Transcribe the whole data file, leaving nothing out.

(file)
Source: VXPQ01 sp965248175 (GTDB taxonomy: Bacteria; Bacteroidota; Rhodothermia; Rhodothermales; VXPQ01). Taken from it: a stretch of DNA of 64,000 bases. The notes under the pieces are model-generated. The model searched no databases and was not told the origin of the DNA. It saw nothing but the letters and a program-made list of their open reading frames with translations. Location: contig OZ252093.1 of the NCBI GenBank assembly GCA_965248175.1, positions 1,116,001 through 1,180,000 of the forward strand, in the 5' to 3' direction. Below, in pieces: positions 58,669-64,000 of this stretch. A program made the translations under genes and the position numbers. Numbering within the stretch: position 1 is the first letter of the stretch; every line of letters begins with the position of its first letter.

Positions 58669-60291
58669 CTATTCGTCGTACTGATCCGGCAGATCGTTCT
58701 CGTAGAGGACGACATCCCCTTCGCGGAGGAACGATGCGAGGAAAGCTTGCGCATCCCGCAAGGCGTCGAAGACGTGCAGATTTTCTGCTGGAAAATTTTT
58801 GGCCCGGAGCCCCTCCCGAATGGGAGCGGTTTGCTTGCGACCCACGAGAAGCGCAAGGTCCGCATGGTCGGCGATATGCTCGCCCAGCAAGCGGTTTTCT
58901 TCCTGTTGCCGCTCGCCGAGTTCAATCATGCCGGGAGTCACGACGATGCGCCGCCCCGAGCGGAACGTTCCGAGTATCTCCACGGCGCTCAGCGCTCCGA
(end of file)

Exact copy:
Source: VXPQ01 sp965248175 (GTDB taxonomy: Bacteria; Bacteroidota; Rhodothermia; Rhodothermales; VXPQ01). Taken from it: a stretch of DNA of 64,000 bases. The notes under the pieces are model-generated. The model searched no databases and was not told the origin of the DNA. It saw nothing but the letters and a program-made list of their open reading frames with translations. Location: contig OZ252093.1 of the NCBI GenBank assembly GCA_965248175.1, positions 1,116,001 through 1,180,000 of the forward strand, in the 5' to 3' direction. Below, in pieces: positions 58,669-64,000 of this stretch. A program made the translations under genes and the position numbers. Numbering within the stretch: position 1 is the first letter of the stretch; every line of letters begins with the position of its first letter.

Positions 58669-60291
58669 CTATTCGTCGTACTGATCCGGCAGATCGTTCT
58701 CGTAGAGGACGACATCCCCTTCGCGGAGGAACGATGCGAGGAAAGCTTGCGCATCCCGCAAGGCGTCGAAGACGTGCAGATTTTCTGCTGGAAAATTTTT
58801 GGCCCGGAGCCCCTCCCGAATGGGAGCGGTTTGCTTGCGACCCACGAGAAGCGCAAGGTCCGCATGGTCGGCGATATGCTCGCCCAGCAAGCGGTTTTCT
58901 TCCTGTTGCCGCTCGCCGAGTTCAATCATGCCGGGAGTCACGACGATGCGCCGCCCCGAGCGGAACGTTCCGAGTATCTCCACGGCGCTCAGCGCTCCGA